Monsoon may ease inflationary pressure: Pranab

Terming over 9 per cent food inflation as "not acceptable",  Finance Minister Pranab Mukherjee on Thursday expressed hope that government policies and a good monsoon will help ease pressure on price front.

"... Food inflation at the level of 9 per cent is not acceptable. I do hope the measures taken to remove supply constraints in some of the agricultural commodities and good monsoon will help to have further moderating influence on the prices of food and other essential commodities," he told reporters here.

His comments came after food inflation fell to 9.03 per cent for the week ended August 6 from 9.90 per cent in the previous week, even though prices of all items, barring pulses, continued to rise on an annual basis.

He said despite food inflation falling from around 22 per cent in February, 2010, it still remains high.

Mukherjee said the international situation was not conducive, especially with regard to high commodity prices.

"International situation is not very favourable. Commodity prices are high, including of fuel. Therefore, the prices of industrial raw material, other commodities and fuels are uncertain," he said.

He said the government is trying to ensure that the rate of inflation moderates. "I hope the monetary policy adopted by the Reserve Bank, along with various measures taken by the (Finance) Ministry... it will be possible to have a moderating influence on the inflationary front," Mukherjee said.

The government has taken various steps to curb the rate of price rise in food items, including a reduction of import duties on wheat, rice and pulses, a ban on the export of non-basmati rice and the suspension of futures trading in rice, urad and tur dal. In addition, the government has extended the stock limit orders for pulses, paddy and rice and reduced import duty on skimmed milk powder, among other measures.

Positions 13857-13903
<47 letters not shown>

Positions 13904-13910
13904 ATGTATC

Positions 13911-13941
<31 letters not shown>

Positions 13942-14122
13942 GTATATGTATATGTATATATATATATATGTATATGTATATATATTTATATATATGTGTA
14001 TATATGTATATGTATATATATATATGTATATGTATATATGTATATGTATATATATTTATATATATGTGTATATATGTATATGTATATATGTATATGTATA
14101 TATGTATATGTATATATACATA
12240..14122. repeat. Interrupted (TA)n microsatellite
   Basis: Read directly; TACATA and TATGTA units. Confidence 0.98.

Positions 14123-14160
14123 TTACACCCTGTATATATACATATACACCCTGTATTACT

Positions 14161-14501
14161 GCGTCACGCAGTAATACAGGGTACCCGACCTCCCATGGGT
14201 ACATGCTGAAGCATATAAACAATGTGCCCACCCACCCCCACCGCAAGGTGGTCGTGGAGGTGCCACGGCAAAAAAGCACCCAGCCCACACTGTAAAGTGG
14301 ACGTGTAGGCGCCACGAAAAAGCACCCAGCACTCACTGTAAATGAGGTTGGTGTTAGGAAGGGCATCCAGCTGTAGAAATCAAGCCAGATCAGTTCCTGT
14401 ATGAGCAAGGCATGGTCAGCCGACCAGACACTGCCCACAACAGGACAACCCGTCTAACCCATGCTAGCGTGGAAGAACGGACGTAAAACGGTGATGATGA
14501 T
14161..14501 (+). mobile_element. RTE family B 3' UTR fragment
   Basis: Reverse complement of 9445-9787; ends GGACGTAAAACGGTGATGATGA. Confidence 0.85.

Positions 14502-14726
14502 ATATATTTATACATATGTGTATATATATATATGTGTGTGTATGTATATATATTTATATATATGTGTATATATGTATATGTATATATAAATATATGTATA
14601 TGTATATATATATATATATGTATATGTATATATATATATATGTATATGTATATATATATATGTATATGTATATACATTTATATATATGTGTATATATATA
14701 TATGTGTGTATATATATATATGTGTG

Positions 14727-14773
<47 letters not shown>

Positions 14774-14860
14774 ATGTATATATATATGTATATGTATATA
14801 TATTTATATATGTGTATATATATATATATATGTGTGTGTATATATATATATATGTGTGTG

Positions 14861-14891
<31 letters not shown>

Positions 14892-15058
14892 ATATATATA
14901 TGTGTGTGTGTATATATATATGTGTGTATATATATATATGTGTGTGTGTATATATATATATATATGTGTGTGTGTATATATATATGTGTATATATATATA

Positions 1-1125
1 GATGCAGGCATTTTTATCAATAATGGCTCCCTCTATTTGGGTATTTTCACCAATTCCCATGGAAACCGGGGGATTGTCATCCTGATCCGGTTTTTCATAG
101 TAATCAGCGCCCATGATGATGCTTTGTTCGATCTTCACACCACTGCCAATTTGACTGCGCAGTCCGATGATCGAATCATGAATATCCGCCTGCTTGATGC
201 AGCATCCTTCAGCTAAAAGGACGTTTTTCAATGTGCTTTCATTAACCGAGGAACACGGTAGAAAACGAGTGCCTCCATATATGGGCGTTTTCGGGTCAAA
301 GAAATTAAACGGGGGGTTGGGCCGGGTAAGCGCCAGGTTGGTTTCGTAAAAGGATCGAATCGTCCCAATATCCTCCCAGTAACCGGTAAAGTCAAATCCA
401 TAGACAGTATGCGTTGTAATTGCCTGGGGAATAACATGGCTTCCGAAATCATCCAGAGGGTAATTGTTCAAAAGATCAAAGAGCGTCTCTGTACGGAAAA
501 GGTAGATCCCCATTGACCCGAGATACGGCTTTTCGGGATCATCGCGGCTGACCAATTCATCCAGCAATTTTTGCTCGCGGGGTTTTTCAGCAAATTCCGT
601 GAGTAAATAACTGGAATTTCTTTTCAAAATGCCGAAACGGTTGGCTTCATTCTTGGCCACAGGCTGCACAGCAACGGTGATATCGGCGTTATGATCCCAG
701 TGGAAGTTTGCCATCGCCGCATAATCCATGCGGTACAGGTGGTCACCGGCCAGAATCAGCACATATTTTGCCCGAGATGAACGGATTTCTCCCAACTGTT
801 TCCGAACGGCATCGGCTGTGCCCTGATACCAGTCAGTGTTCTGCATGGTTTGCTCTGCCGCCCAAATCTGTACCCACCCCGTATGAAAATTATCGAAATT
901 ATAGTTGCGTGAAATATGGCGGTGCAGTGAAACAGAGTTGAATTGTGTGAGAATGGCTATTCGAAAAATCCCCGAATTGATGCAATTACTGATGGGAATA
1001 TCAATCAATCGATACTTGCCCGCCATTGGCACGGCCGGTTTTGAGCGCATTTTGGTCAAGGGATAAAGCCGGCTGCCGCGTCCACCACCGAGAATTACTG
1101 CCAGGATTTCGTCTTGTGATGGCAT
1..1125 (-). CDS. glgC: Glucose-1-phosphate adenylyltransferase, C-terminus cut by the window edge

The RBI has hiked interest rates 11 times since March, 2010, to curb inflation. Headline inflation has been above the 9 per cent mark since December last year and stood at 9.22 per cent in July this year.

The fall in food inflation numbers could be attributed to a moderation in the rate of price rise of some of the items on a week-on-week basis, even though they continued to be more expensive on an annual basis.

The decline could also be attributed to the high inflation figure of over 14 per cent for the corresponding year-ago period, a phenomenon dubbed the 'high base effect' in economic parlance.

As per data released by government on Thursday, price of pulses became cheaper by 5.63 per cent year-on-year during the week under review. However, all other items continued to remain expensive.

Overall, primary articles recorded 11.64 per cent inflation for the week ended August 6, down from 12.22 per cent in the previous week.

However, inflation in non-food articles, which include fibres, oil seeds and minerals, went up to 16.07 per cent from 15.05 per cent in the previous week.

(Agencies)